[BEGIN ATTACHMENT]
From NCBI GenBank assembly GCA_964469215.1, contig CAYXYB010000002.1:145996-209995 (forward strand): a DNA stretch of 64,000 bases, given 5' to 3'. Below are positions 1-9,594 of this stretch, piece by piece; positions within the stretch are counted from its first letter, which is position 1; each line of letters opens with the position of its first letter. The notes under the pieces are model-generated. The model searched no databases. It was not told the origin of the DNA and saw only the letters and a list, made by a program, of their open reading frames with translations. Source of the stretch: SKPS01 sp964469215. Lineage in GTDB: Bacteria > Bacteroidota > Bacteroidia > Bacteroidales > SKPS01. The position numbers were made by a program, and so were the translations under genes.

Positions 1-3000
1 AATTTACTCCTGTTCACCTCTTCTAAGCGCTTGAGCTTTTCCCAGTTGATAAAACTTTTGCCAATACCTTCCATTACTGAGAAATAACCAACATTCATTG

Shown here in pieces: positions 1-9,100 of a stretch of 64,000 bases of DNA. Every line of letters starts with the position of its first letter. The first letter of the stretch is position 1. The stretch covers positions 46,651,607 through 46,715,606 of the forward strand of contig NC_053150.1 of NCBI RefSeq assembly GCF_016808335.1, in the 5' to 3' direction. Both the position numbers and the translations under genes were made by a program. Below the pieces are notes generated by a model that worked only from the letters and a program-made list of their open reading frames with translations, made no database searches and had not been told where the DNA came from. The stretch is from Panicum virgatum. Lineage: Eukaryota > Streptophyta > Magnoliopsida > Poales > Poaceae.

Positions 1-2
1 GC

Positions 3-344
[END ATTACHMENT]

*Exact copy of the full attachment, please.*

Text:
From NCBI GenBank assembly GCA_964469215.1, contig CAYXYB010000002.1:145996-209995 (forward strand): a DNA stretch of 64,000 bases, given 5' to 3'. Below are positions 1-9,594 of this stretch, piece by piece; positions within the stretch are counted from its first letter, which is position 1; each line of letters opens with the position of its first letter. The notes under the pieces are model-generated. The model searched no databases. It was not told the origin of the DNA and saw only the letters and a list, made by a program, of their open reading frames with translations. Source of the stretch: SKPS01 sp964469215. Lineage in GTDB: Bacteria > Bacteroidota > Bacteroidia > Bacteroidales > SKPS01. The position numbers were made by a program, and so were the translations under genes.

Positions 1-3000
1 AATTTACTCCTGTTCACCTCTTCTAAGCGCTTGAGCTTTTCCCAGTTGATAAAACTTTTGCCAATACCTTCCATTACTGAGAAATAACCAACATTCATTG

Shown here in pieces: positions 1-9,100 of a stretch of 64,000 bases of DNA. Every line of letters starts with the position of its first letter. The first letter of the stretch is position 1. The stretch covers positions 46,651,607 through 46,715,606 of the forward strand of contig NC_053150.1 of NCBI RefSeq assembly GCF_016808335.1, in the 5' to 3' direction. Both the position numbers and the translations under genes were made by a program. Below the pieces are notes generated by a model that worked only from the letters and a program-made list of their open reading frames with translations, made no database searches and had not been told where the DNA came from. The stretch is from Panicum virgatum. Lineage: Eukaryota > Streptophyta > Magnoliopsida > Poales > Poaceae.

Positions 1-2
1 GC

Positions 3-344